WHEN I was an overly eager artist wannabe at 22, I drew a hundred small pictures for a self-learning toy called Dakobijigan. Gerardus Vervoort, a math professor at Lakehead University was developing self-learning tools for commercial use. We first worked on a project called Secret Surprise which was his own creation.
This puzzle project, with only diamond shape pieces, allowed children to easily lay the pieces together. When the math quizzes were successfully completed, the picture on the opposite side gave us a surprise when it was flipped over.
I created a set of characters repeated in ten busy puzzle images, many reappearing in my own paintings and book projects years later.
Secret Surprise never saw the light of day due to technical complications, namely printing the images on material strong enough to take some abuse. Stickers were out of the question. Undeterred, Vervoort wanted to resurrect tools developed hundreds if not thousands of years ago by First Nations Peoples across the country. Without formal schooling, indigenous children learned basic mathematics and other skills from their parents and with the help of these clever self-learning toys, or tools.
One of them was called Dakobijigan. This was a wonderful trick where black lines on the back of a card matched questions to answers on the front of the card. A string had to match the lines when flipped over.
Vervoort asked me to research First Nations imagery that would work for the project. Each of the hundred cards would have a little graphic at its top to distinguish one card from another.
I dutifully pulled out all sorts of books on First Nations cultures in the university’s library and was amazed at the amount of imagery and its diversity. I had a lot to work with.
I read up on the symbology and with the best intentions I was going to get the most dynamic imagery I could find. I wanted the Dakobijigan cards to be entertaining and interesting for children, especially First Nations kids. To be respectful, I thought it best to copy the imagery as accurately as possible. I also created some of my own animal and people graphics.
Vervoort appropriately thought it best to have the project and imagery reviewed by a First Nations elder. In doing so, we learned that we couldn’t use my imagery for the project and he was going to have to find a First Nations artist to start fresh.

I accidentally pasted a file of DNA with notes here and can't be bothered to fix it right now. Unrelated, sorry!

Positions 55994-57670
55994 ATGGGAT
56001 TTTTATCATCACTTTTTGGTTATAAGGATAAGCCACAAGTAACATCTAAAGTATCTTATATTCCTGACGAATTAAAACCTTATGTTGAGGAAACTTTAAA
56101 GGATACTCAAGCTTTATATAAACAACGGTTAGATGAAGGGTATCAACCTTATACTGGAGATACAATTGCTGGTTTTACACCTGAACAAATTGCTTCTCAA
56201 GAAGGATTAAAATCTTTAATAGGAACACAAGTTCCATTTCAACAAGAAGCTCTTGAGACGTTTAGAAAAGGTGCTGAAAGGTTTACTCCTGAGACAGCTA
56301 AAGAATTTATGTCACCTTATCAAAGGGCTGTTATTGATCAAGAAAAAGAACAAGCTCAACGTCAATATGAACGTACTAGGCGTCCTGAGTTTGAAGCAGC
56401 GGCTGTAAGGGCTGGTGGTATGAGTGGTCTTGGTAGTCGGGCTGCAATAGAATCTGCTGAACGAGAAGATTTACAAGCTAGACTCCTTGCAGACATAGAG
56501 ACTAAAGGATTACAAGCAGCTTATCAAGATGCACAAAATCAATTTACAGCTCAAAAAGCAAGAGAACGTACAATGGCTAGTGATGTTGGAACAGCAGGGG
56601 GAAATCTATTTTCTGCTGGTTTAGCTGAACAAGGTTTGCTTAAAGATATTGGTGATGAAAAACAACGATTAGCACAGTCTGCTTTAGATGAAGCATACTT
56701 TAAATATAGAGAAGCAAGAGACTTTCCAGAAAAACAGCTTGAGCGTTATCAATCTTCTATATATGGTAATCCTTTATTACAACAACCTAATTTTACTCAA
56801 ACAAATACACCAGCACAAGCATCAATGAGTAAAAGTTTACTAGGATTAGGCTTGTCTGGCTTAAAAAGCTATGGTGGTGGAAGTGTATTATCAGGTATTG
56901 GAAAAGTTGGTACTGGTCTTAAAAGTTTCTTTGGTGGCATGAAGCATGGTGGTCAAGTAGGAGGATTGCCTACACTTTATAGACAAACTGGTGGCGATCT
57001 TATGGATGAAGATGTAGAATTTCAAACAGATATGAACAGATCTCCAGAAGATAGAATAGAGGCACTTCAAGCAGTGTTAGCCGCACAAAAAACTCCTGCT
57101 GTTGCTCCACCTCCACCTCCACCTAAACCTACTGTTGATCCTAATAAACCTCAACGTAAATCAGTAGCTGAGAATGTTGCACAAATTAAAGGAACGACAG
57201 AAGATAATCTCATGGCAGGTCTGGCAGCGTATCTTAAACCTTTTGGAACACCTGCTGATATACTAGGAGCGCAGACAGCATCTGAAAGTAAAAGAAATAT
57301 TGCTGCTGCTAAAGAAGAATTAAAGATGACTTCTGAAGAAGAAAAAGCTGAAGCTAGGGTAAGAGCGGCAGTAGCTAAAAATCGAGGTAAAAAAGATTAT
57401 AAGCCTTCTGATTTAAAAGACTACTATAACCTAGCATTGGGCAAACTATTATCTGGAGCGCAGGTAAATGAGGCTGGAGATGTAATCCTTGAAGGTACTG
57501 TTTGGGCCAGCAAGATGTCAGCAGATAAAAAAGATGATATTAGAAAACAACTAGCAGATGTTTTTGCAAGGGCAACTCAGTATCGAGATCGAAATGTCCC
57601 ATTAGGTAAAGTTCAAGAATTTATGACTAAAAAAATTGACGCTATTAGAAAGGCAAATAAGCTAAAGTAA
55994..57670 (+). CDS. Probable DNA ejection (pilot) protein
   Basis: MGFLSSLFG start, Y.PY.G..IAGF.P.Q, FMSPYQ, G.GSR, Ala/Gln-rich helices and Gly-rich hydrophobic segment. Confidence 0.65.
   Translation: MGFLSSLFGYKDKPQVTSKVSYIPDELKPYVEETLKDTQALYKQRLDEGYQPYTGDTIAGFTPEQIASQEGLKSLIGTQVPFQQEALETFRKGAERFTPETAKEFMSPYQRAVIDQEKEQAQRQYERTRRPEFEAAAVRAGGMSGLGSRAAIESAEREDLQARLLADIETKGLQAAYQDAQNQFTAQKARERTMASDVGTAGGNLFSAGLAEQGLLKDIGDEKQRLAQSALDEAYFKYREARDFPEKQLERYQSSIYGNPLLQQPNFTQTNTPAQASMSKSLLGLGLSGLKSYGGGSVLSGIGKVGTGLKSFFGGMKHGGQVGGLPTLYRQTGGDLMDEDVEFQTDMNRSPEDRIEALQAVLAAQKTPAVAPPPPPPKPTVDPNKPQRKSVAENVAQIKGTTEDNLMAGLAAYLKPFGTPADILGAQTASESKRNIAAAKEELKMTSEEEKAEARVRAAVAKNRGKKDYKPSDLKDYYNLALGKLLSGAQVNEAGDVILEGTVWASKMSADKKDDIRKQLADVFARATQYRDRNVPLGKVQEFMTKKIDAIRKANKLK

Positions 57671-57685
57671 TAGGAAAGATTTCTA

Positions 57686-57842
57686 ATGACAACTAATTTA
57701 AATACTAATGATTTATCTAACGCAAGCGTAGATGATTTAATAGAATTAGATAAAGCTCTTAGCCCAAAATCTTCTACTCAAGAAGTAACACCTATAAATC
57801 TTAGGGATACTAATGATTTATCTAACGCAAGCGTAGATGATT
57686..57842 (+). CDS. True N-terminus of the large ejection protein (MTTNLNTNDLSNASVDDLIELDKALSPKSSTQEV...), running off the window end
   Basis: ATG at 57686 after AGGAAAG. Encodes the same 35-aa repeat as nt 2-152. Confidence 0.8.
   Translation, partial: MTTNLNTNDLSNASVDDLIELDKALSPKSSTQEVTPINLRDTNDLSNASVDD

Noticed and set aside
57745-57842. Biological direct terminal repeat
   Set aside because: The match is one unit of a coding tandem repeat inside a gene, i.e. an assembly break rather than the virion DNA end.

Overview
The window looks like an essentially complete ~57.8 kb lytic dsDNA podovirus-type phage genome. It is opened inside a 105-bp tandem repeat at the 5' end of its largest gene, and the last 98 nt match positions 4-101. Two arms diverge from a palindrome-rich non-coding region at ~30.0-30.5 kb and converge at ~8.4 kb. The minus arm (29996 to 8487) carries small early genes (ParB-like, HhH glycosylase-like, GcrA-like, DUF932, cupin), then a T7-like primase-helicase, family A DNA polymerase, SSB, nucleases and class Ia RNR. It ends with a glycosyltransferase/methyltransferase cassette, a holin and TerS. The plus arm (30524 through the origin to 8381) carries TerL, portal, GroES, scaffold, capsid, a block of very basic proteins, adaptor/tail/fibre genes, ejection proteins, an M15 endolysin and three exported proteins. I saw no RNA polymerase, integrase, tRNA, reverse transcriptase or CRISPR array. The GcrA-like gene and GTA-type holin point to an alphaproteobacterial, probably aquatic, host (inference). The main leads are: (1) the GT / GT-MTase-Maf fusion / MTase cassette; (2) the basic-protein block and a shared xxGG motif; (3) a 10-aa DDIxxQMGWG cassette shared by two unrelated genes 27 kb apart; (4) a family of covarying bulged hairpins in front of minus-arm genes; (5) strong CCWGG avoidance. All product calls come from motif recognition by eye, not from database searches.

It turns out that I had copied symbols and imagery that were sexual in nature, certainly not appropriate for a children’s toy. In my research I had missed the details and didn’t understand the symbology. I saw what I wanted to see rather than what was created with functions inherent in an art form that I didn’t fully appreciate. The sexual symbology wasn’t the only problem. Much of the other imagery I had used was also questionable in relation to the project.
This was a huge lesson for me in terms of sensitivity and appropriation of another culture’s imagery. This doesn’t mean at all that self-learning toys or projects created by First Nations people can’t be used for mass commercial use. As long as the imagery used is applied with the appropriate research and respect is paid to the people who developed the symbology originally, the project can move ahead.
Taking the time to really think and explore options and to learn about something that is not of our own making is not only incredibly beneficial for the individual artist, but for everyone else who views the work. Basically, the lesson is when an artist wants others to think about their work, they have to be the first to commit to that effort honestly.
Duncan Weller is a writer and visual artist. His work can be seen Saturday mornings at the Country Market and at his gallery and studio at 118 Cumberland St. You can write to him at email@example.com.